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Goodyear, Steelworkers reach deal on contract

Monday, August 31, 2009

Goodyear, Steelworkers reach deal on contract

THOMAS J. SHEERAN / Associated Press

CLEVELAND — Thousands of workers at Goodyear Tire & Rubber Co. plants in seven states will vote in the coming days on a tentative national contract agreement.

The United Steelworkers of America and the company reached the deal Saturday night about three hours before a midnight deadline for the expiration of the old three-year contract, which had been extended twice. The union said rank-and-file members will be briefed on the new contract and ratification votes will be scheduled at all plants.

Wayne Ranick, a spokesman with the union headquarters in Pittsburgh, said he couldn’t provide any details on whether the four-year agreement preserved union jobs or kept open the seven plants covered by the deal. Ranick, who talked to union negotiators, said Steelworker leaders were mindful of the difficult economy that was a backdrop to the contract talks.

"They feel comfortable that in a difficult circumstance they were able to work with the company and get something that they feel comfortable enough to take home to the members and talk to them about it and let them vote on it," he said.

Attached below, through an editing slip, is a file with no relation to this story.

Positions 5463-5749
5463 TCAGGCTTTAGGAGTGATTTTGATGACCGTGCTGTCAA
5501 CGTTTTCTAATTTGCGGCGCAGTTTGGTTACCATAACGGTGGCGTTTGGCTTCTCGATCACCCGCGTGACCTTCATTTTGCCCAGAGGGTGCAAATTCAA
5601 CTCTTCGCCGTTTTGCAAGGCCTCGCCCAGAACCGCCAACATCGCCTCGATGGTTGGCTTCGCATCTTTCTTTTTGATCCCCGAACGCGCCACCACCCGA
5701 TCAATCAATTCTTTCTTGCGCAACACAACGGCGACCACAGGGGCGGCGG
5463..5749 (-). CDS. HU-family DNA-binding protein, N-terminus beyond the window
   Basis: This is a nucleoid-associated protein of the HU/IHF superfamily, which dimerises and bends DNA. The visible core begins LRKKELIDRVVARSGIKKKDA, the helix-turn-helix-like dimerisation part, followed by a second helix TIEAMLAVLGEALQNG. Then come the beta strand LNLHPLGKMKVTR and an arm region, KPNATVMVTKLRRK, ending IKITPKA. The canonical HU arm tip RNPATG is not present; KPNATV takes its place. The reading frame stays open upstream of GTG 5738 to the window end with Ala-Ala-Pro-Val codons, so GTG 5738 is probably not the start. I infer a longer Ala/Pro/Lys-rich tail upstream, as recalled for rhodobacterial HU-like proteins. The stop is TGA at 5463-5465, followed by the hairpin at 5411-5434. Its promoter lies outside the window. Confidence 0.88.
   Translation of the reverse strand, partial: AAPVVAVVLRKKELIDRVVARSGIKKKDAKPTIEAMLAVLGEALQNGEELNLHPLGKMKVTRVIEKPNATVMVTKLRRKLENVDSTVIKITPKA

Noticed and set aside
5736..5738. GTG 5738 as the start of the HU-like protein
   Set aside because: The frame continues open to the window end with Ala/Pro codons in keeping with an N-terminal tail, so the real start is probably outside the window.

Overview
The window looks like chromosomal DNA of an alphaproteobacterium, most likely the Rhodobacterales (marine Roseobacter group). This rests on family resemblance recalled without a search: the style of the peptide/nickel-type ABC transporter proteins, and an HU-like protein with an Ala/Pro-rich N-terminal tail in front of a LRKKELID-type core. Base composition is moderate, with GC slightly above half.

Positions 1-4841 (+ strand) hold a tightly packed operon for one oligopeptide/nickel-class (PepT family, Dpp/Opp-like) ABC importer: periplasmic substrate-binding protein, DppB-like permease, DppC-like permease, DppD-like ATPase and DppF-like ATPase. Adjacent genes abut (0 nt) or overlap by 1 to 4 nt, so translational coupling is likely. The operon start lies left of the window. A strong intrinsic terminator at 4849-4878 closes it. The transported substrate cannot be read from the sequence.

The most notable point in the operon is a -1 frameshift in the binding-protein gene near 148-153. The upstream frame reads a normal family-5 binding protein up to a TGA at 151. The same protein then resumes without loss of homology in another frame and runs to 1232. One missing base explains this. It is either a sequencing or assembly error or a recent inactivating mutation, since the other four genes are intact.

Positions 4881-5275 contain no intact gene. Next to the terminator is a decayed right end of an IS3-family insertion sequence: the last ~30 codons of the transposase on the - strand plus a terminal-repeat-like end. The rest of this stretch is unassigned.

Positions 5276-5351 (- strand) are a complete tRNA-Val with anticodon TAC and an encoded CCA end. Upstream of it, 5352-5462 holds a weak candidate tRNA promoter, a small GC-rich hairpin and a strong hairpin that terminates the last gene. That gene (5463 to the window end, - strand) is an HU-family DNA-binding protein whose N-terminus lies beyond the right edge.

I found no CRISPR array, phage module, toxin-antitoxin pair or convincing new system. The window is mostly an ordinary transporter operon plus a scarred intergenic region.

The talks, which began in June with the national recession as a backdrop, covered about 10,300 Steelworkers at seven Goodyear plants in the U.S. The Steelworkers had made job security their top priority in talks covering workers in Akron, Ohio; Buffalo, N.Y.; Danville, Va.; Fayetteville, N.C.; Gadsden, Ala.; Topeka, Kan., and Union City, Tenn.

The goals of Akron, Ohio-based Goodyear were improved productivity and flexibility and Jim Allen, the company’s chief negotiator, said they were accomplished.

"We are pleased that we have reached an agreement that accomplishes Goodyear’s bargaining goals and helps secure the future for its U.S. factories," he said in a statement.

Goodyear, the biggest U.S.-based tiremaker and third largest globally, operates more than 60 plants in 25 countries and has nearly 70,000 employees.

Goodyear reported last month that it lost $221 million in the second quarter as U.S. auto industry upheaval and the global recession cut sales 25 percent from a year ago. The loss excluding one-time items was half Wall Street’s expectations, however, and Goodyear said it was seeing early indications of an economic turnaround.

The company launched 19 new products in the second quarter, cut costs by another $200 million and eliminated 1,700 jobs. Including 3,800 first-quarter staff cuts, the company has surpassed its full-year goal of 5,000.


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